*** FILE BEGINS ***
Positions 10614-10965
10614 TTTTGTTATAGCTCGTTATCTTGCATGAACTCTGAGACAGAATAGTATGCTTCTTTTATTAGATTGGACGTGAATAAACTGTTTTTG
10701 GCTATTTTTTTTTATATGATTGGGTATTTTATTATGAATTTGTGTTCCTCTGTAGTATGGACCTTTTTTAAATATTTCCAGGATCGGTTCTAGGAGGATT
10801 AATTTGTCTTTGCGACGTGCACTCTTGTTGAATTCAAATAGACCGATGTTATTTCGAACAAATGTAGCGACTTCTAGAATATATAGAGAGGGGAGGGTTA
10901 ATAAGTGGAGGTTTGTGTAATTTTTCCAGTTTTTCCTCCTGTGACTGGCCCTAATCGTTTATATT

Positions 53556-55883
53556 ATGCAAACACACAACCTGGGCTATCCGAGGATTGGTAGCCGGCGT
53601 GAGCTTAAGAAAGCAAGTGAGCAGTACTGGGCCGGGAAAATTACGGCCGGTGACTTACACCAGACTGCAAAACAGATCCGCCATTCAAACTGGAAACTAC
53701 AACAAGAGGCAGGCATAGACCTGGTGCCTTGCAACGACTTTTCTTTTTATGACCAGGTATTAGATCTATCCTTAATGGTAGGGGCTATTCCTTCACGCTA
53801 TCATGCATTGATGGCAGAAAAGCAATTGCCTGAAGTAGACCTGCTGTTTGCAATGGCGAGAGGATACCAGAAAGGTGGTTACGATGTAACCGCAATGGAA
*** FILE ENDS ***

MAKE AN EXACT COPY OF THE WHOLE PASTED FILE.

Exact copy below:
Positions 10614-10965
10614 TTTTGTTATAGCTCGTTATCTTGCATGAACTCTGAGACAGAATAGTATGCTTCTTTTATTAGATTGGACGTGAATAAACTGTTTTTG
10701 GCTATTTTTTTTTATATGATTGGGTATTTTATTATGAATTTGTGTTCCTCTGTAGTATGGACCTTTTTTAAATATTTCCAGGATCGGTTCTAGGAGGATT
10801 AATTTGTCTTTGCGACGTGCACTCTTGTTGAATTCAAATAGACCGATGTTATTTCGAACAAATGTAGCGACTTCTAGAATATATAGAGAGGGGAGGGTTA
10901 ATAAGTGGAGGTTTGTGTAATTTTTCCAGTTTTTCCTCCTGTGACTGGCCCTAATCGTTTATATT

Positions 53556-55883
53556 ATGCAAACACACAACCTGGGCTATCCGAGGATTGGTAGCCGGCGT
53601 GAGCTTAAGAAAGCAAGTGAGCAGTACTGGGCCGGGAAAATTACGGCCGGTGACTTACACCAGACTGCAAAACAGATCCGCCATTCAAACTGGAAACTAC
53701 AACAAGAGGCAGGCATAGACCTGGTGCCTTGCAACGACTTTTCTTTTTATGACCAGGTATTAGATCTATCCTTAATGGTAGGGGCTATTCCTTCACGCTA
53801 TCATGCATTGATGGCAGAAAAGCAATTGCCTGAAGTAGACCTGCTGTTTGCAATGGCGAGAGGATACCAGAAAGGTGGTTACGATGTAACCGCAATGGAA